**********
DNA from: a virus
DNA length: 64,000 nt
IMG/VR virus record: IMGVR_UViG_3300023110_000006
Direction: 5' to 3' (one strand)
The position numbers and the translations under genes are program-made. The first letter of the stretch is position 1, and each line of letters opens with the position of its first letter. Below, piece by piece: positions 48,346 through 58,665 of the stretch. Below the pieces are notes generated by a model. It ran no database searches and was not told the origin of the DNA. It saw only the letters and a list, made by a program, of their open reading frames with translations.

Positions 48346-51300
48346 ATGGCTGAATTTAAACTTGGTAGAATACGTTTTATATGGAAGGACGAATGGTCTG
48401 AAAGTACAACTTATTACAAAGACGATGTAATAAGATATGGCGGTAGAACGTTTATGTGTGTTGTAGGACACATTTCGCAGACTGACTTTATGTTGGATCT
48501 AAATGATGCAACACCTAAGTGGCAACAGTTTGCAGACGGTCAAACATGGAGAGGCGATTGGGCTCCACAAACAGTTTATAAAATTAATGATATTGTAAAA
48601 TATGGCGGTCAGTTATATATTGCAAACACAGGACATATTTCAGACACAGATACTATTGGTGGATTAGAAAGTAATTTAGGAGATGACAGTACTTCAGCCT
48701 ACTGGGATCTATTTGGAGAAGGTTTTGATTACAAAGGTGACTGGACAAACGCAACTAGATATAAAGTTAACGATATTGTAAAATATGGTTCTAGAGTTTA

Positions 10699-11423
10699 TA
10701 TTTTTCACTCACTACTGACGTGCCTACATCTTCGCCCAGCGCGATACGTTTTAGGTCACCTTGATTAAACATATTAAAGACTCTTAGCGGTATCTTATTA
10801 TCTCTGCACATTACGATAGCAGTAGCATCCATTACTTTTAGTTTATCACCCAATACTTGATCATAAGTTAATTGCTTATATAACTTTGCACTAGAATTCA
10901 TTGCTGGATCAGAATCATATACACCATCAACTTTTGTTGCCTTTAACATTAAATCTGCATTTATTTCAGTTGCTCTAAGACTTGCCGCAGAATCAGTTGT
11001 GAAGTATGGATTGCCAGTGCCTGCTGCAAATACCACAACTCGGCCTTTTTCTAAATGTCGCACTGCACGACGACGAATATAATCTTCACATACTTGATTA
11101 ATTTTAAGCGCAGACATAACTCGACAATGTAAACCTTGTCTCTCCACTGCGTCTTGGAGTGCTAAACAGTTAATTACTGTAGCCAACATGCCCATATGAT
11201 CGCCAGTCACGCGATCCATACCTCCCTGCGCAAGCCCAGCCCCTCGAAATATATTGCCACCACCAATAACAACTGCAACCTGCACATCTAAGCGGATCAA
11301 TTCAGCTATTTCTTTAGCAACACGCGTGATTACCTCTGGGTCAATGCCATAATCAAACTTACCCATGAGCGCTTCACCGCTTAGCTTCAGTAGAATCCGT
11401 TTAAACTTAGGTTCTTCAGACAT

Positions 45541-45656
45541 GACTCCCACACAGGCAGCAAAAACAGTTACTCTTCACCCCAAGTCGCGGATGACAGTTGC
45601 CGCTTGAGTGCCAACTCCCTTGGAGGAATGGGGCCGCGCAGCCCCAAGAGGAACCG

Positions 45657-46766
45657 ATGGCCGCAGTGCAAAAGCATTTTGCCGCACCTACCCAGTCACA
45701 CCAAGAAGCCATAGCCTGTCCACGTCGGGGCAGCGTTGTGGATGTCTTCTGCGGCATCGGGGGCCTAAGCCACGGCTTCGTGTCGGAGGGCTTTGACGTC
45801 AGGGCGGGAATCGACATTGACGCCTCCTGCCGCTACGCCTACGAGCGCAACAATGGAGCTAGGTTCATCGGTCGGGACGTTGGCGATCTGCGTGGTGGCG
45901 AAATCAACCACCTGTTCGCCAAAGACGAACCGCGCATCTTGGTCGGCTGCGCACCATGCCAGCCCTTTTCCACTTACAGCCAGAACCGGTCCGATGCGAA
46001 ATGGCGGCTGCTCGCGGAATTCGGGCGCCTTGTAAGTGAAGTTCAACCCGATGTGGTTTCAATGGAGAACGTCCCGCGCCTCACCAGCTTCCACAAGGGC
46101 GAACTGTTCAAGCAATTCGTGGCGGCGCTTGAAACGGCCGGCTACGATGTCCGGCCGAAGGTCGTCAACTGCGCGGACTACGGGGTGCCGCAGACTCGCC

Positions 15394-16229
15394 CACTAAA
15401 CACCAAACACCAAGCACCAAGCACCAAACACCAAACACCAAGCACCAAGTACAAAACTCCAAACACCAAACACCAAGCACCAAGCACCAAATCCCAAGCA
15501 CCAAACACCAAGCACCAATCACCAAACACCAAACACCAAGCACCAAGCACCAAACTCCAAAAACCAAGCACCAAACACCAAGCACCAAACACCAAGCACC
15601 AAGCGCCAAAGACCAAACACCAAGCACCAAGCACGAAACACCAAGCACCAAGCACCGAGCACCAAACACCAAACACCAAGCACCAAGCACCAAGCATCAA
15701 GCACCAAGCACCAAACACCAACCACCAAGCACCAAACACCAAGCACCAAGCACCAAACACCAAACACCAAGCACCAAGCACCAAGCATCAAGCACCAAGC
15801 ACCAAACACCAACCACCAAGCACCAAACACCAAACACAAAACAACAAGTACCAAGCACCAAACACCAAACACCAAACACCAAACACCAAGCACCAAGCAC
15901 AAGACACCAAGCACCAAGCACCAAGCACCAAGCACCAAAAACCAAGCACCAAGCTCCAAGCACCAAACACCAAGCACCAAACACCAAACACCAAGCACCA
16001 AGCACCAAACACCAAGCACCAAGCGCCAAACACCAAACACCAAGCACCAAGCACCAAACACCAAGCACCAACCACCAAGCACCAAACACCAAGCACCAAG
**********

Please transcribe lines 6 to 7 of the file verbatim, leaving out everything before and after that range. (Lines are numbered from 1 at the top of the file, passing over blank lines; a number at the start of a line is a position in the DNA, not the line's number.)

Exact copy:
Positions 48346-51300
48346 ATGGCTGAATTTAAACTTGGTAGAATACGTTTTATATGGAAGGACGAATGGTCTG